United States military officials said on Tuesday that the Pentagon is not “at this point” sharing intelligence on the Boko Haram militant group with the Nigerian government. Last month, members of the armed group, which campaigns for an Islamist state in predominantly Muslim northern Nigeria, abducted at least 200 teenage girls from a boarding school in Chibok, a primarily Christian village located in the northeast of the country. Since then, the group’s leader, Abubakar Shekau, has threatened to kill or sell the girls as slaves unless the government of Nigeria releases Boko Haram prisoners. In the past week, the US has become directly involved in the search for the missing girls. On Monday, the US Department of Defense deployed fixed-wing aircraft on a variety of intelligence, surveillance and reconnaissance missions concentrating on Boko Haram strongholds in the northeast of the country, near Nigeria’s border with Cameroon. Meanwhile, 30 American advisers from the Federal Bureau of Investigation, Defense Intelligence Agency, and Department of State, are already in Nigerian capital Abuja, assisting in the search for the kidnap victims. American media has reported that the US Department of State is now sharing commercial satellite imagery with the Nigerian government in the context of the search. However, the Pentagon said that it is not “at this point […] sharing raw intelligence data” on Boko Haram with the Nigerian government. Speaking to reporters on Tuesday, Army Colonel Steve Warren, a spokesman for the US Department of Defense, refused to discuss the precise reasons why the Pentagon is withholding intelligence data from the Nigerian military. There is speculation, however, that the decision may be related to fears in Washington that the notoriously corrupt Nigerian military may have been infiltrated by Boko Haram members and sympathizers. Read more of this post

US court dismisses lawsuit against CIA over scientist’s death

CIA headquartersBy JOSEPH FITSANAKIS | intelNews.org |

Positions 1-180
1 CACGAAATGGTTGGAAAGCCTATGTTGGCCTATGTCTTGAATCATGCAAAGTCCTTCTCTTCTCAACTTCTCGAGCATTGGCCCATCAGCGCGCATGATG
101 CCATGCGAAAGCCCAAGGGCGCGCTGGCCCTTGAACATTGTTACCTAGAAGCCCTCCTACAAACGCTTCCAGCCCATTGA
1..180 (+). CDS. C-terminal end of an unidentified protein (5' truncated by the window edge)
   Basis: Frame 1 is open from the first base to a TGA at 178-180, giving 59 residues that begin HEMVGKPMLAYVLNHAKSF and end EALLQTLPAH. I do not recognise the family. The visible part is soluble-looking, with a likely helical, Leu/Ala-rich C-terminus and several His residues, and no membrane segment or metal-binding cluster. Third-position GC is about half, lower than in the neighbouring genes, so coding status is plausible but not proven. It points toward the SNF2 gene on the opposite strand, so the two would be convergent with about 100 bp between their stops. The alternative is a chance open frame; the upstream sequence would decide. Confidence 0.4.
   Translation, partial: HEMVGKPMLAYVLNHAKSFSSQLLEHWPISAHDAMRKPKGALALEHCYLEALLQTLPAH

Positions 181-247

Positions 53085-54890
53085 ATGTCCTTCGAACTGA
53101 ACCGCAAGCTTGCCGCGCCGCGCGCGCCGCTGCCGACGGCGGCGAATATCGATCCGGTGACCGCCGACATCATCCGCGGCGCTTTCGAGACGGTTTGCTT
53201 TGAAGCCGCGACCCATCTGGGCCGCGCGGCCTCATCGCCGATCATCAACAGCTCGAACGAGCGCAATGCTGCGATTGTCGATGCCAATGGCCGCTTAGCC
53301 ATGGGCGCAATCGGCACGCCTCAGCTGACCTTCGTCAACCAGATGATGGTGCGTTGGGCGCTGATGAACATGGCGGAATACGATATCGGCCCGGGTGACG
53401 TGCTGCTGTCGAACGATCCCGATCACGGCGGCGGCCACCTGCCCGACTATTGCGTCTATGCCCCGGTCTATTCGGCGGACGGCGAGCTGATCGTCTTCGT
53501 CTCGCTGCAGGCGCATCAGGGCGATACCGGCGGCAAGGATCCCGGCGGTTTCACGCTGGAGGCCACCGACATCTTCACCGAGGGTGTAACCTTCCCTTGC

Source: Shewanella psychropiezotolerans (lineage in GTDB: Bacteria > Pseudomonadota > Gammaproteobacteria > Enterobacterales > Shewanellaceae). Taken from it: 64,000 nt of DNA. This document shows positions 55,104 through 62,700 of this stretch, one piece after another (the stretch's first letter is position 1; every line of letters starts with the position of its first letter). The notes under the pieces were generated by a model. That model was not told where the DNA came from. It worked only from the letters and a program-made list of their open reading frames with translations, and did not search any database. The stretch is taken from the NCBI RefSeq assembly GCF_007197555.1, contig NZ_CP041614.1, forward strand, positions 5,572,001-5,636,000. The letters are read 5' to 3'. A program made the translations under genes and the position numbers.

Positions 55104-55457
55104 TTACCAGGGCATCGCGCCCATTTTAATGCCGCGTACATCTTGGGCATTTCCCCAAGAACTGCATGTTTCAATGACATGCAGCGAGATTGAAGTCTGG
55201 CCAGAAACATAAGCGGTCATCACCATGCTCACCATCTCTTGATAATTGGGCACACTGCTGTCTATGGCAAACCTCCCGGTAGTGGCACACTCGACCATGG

A United States federal court has dismissed a lawsuit filed against the Central Intelligence Agency over an alleged murder of an American Department of Defense scientist, which occurred in 1953. The lawsuit concerned the case of Dr. Frank Olson, a specialist in biological warfare working for the US Pentagon at Fort Detrick, Maryland. It appears that Olson, who studied the effects of toxic substances on the brain, participated —knowingly or unknowingly— in Project MKNAOMI/ MKULTRA. The project was a joint effort by the CIA and the US military to study the effects of substances such as heroin and LSD on the human brain. On November 28, 1953, Dr. Olson fell to his death from the window of his room on the 13th floor of New York City’s Statler Hotel. In an internal report that was declassified in 1975, the US government admitted that Dr. Olson had been assigned the task of military-scientific liaison with the CIA’s Technical Services Staff —the unit in charge of MKULTRA. Moreover, the report disclosed that the late scientist had been administered LSD by his CIA colleagues without his knowledge nine days prior to his sudden death. Ever since the report was aired, Dr. Olson’s family has maintained that the scientist did not voluntarily plunge from his hotel window on November 28, 1953. Rather, they claim, he was pushed to his death by CIA personnel, after he raised strong objections against the testing of chemical and biological substances on non-consenting human subjects by the Agency’s Technical Services Staff. But US District Judge James Boasberg ruled that, although the CIA had yet to come clean on the controversial history of MKULTRA, the lawsuit by Dr. Olson’s family had been “filed too late”; he added in his ruling that an earlier settlement between the dead scientist’s family and the US government effectively barred the possibility of a new lawsuit. Read more of this post